What is Accounting?

Accounting can be defined as the process of maintaining financial records and estimates and using the information to make critical financial decisions. In simple words, accounting is the art of recording all business transactions and knowing the result of carrying out the business activity.

Historical Perspective

Historians claim that accounting was introduced thousands of years ago using clay tokens to keep records of crops and livestock. Over the years, it has become a sophisticated art crucial for maintaining financial stability.

Modern Perspectives

In modern times, many different definitions of accounting have surfaced.

According to the American Institute of Certified Public Accountants, ‘accounting is the art of recording, classifying, and summarizing in a significant manner and in terms of money, transactions, and events which are, in part at least, of financial character, and interpreting the results thereof.’

The American Accounting Association gives a somewhat similar definition of accounting, stating that it is ‘the process of identifying, measuring and communicating economic information to permit informed judgments and decisions by users of the information.’

It is also worth mentioning that accountancy is a vast field that relies on bookkeeping, auditing, and accounting principles. This should clarify a common myth that accounting and bookkeeping are the same. Accounting is a field that depends on the functioning of bookkeepers. One should always remember the basic difference between accounting and bookkeeping.


Account as a Combination of Different Fields

Learning about accounting calls for the need to have knowledge of a number of fields. The field borrows a lot from many different fields:

  • Mathematics: Arithmetic ratio and proportion and many other mathematics topics contribute to the learning of accounts.
  • Analysis and Forecasting: Objectives of accounting are not limited to maintaining accounts and records. But it also involves estimations and projections based on assumptions.
  • Communication: Accounting also involves the art of communicating the right information in the right format to the right sets of people.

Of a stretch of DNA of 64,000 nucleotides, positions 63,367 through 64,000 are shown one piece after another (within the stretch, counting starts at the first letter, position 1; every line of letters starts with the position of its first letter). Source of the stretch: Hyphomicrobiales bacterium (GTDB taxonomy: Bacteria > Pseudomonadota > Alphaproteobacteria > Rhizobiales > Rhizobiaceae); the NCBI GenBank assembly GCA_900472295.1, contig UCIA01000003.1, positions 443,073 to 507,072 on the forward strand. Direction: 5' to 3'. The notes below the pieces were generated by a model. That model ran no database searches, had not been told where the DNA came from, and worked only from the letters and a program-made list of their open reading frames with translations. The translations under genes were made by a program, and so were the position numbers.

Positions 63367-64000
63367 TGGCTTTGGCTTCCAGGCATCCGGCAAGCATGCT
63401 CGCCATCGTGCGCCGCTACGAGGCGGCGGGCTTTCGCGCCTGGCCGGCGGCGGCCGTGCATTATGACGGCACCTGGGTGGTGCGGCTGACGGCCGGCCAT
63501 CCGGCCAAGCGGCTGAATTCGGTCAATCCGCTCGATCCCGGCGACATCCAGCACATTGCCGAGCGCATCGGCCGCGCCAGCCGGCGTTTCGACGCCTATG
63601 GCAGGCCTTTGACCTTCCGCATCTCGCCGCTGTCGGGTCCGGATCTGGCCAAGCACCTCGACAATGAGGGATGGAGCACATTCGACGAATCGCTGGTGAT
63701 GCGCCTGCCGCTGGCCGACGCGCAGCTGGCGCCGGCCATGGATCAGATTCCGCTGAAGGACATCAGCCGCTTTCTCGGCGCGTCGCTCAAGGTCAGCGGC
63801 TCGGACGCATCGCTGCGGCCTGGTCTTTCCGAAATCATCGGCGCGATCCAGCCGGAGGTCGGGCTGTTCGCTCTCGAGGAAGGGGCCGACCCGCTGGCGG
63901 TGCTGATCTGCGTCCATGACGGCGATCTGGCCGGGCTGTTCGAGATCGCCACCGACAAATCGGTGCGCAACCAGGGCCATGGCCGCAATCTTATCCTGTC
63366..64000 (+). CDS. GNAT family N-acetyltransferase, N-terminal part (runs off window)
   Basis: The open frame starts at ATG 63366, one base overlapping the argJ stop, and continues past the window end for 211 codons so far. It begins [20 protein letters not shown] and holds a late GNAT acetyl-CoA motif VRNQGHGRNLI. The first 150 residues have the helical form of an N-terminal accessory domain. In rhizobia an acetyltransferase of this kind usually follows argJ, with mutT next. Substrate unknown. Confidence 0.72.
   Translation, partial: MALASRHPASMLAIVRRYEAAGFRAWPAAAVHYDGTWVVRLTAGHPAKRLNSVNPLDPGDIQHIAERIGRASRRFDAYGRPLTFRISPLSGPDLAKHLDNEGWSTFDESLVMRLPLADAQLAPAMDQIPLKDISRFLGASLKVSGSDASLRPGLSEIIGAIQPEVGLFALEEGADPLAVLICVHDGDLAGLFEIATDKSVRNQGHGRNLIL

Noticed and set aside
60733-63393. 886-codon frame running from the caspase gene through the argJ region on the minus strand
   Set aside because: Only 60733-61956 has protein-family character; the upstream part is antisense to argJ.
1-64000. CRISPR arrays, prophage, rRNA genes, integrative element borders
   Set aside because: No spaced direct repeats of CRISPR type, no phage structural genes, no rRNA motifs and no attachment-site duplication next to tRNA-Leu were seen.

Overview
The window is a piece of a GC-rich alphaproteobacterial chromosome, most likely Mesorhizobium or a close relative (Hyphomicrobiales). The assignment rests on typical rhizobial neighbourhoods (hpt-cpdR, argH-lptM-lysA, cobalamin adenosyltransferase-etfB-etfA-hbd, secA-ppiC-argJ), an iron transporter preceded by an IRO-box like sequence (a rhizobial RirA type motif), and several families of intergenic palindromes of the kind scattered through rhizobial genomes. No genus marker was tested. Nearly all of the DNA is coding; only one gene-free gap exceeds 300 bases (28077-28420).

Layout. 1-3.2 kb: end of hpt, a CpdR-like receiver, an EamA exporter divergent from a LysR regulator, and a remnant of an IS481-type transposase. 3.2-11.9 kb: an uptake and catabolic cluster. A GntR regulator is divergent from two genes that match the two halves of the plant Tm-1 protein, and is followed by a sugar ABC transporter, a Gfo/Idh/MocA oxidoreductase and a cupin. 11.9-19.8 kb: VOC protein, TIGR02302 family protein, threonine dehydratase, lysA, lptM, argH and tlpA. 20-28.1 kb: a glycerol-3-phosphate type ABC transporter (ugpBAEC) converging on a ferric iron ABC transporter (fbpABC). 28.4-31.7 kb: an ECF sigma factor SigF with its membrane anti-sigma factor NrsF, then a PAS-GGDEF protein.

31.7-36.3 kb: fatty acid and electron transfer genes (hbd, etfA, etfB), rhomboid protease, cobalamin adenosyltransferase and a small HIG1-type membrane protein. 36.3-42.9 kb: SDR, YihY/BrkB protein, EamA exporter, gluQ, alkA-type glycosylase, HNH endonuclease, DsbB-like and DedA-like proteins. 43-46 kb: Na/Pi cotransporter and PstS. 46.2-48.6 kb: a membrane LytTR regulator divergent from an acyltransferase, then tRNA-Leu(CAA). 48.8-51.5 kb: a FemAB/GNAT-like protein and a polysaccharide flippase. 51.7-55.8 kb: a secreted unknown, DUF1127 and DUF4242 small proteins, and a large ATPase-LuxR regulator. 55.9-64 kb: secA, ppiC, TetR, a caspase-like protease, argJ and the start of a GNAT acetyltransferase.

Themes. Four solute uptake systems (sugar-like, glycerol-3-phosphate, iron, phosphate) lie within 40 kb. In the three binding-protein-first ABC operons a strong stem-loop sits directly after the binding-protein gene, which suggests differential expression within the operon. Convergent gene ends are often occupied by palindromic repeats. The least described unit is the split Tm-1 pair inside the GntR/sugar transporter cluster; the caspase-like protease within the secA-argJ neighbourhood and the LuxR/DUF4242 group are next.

• Computers and IT: With the growing popularity of accounting software systems, the success of accounting relies on the use of these fields as well.
  • Finance: Accounting makes use of principles of finance in many exercises.

What One Needs to Learn to Understand Accounting Fully?

To understand precise accounting meaning, one needs to learn about some very important aspects relevant to the field. This includes:

  • Accounting principles
  • Basic accounting concepts
  • Accounting terminology
  • Accounting exercises and practices
  • Modern accounting trends
  • Importance and benefits of accounting for different individuals and organizations

Accounting is truly the language of modern business setups and is of utmost importance to different groups of individuals like stakeholders, managers, business owners, and others. It is much more than the stereotypical image of accountants and accountancy. (Read What Is Accounting for Managers? for more details)

Sanjay Borad

Sanjay Bulaki Borad

MBA-Finance, CMA, CS, Insolvency Professional, B'Com

Sanjay Borad, Founder of eFinanceManagement, is a Management Consultant with 7 years of MNC experience and 11 years in Consultancy. He caters to clients with turnovers from 200 Million to 12,000 Million, including listed entities, and has vast industry experience in over 20 sectors. Additionally, he serves as a visiting faculty for Finance and Costing in MBA Colleges and CA, CMA Coaching Classes.

8 thoughts on “What is Accounting?”

  1. Last two years, my topic of interest is the need for a new Accounting definition due to improving the role and signification of Accounting in all areas of society. I am in the process of writing a scientific paper on this problem.
    Thank You for this approach.
    Desa K.

  2. I loved it, it has given me more insights to know the different perspective of the subject matter called accounting.


Leave a Comment